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Getting rewarded for being flaky doesn’t usually happen. But when it comes to computer science, researching flaky (non-deterministic) software tests resulted in Wing Lam – professor in the Department of Computer Science at George Mason University – receiving the ACM Special Interest Group on Software Engineering (SIGSOFT) Outstanding Doctoral Dissertation Award.
“It is a tremendous opportunity to be honored with this award,” says Lam. “It makes me reflect on the many tiring nights that I spent on the work in my dissertation and on the dissertation text itself.”
Lam’s winning dissertation pinpointed flaky tests, an important topic for software developers. He says these kinds of tests tend to non-deterministically pass or fail on the same code. Basically, the tests flake out and provide unreliable results, which can cause challenges for developers trying to see if their recent code changes introduced software bugs or not.
“In recent years, many companies – like Apple, Facebook, Google, and Microsoft –highlighted through research and blogs the difficulties developers face when dealing with flaky tests,” says Lam. “The work in my dissertation proposes techniques to help developers detect, understand, and fix them.”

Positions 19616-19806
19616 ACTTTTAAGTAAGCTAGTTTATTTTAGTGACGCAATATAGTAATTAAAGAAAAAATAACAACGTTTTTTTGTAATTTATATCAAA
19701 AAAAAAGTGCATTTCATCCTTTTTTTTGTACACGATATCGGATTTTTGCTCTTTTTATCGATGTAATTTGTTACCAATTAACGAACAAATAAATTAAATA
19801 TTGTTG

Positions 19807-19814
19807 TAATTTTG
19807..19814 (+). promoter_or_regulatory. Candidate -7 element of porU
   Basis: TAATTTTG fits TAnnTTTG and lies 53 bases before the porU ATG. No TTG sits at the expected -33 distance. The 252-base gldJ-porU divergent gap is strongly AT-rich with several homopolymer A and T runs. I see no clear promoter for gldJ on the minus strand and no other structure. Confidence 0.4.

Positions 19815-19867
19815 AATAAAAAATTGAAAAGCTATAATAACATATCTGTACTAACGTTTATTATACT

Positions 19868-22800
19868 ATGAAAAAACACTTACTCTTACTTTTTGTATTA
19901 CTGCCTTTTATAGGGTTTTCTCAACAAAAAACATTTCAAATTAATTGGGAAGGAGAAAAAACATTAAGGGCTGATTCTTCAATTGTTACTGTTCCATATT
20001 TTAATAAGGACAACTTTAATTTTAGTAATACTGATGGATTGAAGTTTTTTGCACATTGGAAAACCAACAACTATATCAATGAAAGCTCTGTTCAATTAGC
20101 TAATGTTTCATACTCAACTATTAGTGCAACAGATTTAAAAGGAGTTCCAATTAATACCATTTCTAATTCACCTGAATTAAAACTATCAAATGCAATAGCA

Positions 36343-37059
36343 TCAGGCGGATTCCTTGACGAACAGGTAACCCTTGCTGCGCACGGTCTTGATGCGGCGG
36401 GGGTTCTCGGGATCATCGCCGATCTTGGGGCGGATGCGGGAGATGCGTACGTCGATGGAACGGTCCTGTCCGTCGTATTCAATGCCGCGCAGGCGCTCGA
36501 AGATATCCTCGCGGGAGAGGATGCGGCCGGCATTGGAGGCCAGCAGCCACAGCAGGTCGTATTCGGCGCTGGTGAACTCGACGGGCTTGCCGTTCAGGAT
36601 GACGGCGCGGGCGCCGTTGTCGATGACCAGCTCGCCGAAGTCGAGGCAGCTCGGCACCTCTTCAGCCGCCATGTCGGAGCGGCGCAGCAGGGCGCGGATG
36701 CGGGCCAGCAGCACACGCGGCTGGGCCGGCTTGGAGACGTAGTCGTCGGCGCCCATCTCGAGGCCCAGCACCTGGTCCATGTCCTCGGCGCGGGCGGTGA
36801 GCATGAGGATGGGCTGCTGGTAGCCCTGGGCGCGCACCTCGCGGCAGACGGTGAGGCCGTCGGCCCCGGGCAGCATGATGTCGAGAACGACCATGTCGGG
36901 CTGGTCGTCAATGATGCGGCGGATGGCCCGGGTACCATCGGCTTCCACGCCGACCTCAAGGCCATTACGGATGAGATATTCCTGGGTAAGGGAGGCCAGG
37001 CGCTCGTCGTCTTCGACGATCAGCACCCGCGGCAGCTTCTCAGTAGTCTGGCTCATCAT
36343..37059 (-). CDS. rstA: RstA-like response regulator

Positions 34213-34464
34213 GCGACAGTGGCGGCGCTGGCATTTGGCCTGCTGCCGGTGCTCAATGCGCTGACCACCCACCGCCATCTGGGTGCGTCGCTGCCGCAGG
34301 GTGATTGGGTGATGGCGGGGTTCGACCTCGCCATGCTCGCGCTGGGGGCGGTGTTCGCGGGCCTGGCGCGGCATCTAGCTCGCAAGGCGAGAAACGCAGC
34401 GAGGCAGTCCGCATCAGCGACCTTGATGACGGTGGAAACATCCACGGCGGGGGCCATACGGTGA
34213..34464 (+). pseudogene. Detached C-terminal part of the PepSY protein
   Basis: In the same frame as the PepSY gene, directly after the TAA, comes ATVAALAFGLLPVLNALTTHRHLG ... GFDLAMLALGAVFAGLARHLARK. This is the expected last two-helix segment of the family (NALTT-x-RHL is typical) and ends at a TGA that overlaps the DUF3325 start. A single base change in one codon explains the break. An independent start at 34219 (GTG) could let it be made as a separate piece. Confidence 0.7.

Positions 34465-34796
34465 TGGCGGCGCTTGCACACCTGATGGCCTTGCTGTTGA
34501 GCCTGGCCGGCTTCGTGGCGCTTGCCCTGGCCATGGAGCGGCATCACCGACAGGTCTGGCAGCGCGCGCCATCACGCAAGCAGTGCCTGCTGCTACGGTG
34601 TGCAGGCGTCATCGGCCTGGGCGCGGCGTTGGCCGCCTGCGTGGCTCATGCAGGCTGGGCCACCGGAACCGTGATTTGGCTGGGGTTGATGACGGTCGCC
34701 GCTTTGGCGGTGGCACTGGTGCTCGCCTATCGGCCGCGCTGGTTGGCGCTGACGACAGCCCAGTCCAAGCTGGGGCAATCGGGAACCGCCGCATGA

A fairly new arrival at Mason, Lam has been with the university for about one year. He says he was drawn to Mason’s influential researchers and strong computer science presence, particularly in the area of software engineering, which he teaches and conducts research in.
“Software engineering at Mason is now ranked seventh in the country, based on publications in recent years according to CS rankings,” says Lam. “With Mason being close to Washington D.C., there are also many collaboration opportunities and software development companies unique to this region.”
According to Lam, the work in his dissertation detected more than 3,000 flaky tests in over 300 open-source projects and helped fix more than 1,200 flaky tests in over 170 open-source projects. Lam’s work also led to changes in Maven Surefire, the default plugin of a popular build system for running tests in Java projects.
His changes are part of a toolset that is used by over 6.8 million Java developers worldwide, he says.
His advice for folks looking to develop an award winning dissertation is to explore anything that is exciting or interesting and learn through the process.
“The work in this dissertation took me three years,” says Lam. “Although I explored other related topics, I ended up mainly focusing on flaky tests because of how important this subject is for software developers.”